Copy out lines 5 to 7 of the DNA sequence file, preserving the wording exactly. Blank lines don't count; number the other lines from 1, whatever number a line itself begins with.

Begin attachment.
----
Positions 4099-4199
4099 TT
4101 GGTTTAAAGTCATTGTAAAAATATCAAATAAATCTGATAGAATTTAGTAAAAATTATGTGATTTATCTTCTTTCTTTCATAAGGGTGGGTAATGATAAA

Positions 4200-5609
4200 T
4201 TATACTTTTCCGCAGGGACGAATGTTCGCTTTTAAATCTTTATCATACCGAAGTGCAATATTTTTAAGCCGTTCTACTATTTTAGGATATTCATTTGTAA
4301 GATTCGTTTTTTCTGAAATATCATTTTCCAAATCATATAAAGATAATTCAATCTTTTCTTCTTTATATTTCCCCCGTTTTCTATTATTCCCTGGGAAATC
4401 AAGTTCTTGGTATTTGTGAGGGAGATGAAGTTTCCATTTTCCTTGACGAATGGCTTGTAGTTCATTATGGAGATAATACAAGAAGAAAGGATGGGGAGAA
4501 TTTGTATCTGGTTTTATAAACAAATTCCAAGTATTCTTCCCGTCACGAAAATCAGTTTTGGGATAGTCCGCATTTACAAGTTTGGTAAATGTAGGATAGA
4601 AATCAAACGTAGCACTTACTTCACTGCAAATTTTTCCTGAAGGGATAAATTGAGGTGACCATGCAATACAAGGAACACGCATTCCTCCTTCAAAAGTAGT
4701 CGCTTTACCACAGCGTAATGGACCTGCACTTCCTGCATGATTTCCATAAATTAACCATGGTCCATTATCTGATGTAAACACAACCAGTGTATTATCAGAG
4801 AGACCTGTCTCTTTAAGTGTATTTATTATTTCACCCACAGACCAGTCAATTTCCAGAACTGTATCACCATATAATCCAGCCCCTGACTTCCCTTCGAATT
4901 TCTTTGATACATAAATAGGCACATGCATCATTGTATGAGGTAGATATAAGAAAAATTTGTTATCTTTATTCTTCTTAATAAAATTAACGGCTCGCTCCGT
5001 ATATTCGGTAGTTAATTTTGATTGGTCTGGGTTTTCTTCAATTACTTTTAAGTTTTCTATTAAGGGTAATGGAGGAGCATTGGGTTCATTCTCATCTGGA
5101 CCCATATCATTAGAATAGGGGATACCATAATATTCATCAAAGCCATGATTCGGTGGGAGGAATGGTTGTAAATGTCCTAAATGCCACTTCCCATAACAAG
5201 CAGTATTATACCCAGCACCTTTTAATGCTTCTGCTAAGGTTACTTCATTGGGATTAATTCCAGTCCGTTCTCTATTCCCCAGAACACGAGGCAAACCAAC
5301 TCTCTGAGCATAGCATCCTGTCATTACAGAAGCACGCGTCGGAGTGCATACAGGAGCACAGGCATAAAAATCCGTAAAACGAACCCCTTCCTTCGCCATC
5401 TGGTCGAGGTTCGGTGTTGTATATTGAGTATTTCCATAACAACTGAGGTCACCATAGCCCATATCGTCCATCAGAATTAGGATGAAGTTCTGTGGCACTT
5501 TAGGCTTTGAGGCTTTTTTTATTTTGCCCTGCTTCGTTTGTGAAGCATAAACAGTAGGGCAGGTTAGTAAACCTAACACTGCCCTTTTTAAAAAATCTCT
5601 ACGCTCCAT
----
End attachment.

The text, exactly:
4200 T
4201 TATACTTTTCCGCAGGGACGAATGTTCGCTTTTAAATCTTTATCATACCGAAGTGCAATATTTTTAAGCCGTTCTACTATTTTAGGATATTCATTTGTAA
4301 GATTCGTTTTTTCTGAAATATCATTTTCCAAATCATATAAAGATAATTCAATCTTTTCTTCTTTATATTTCCCCCGTTTTCTATTATTCCCTGGGAAATC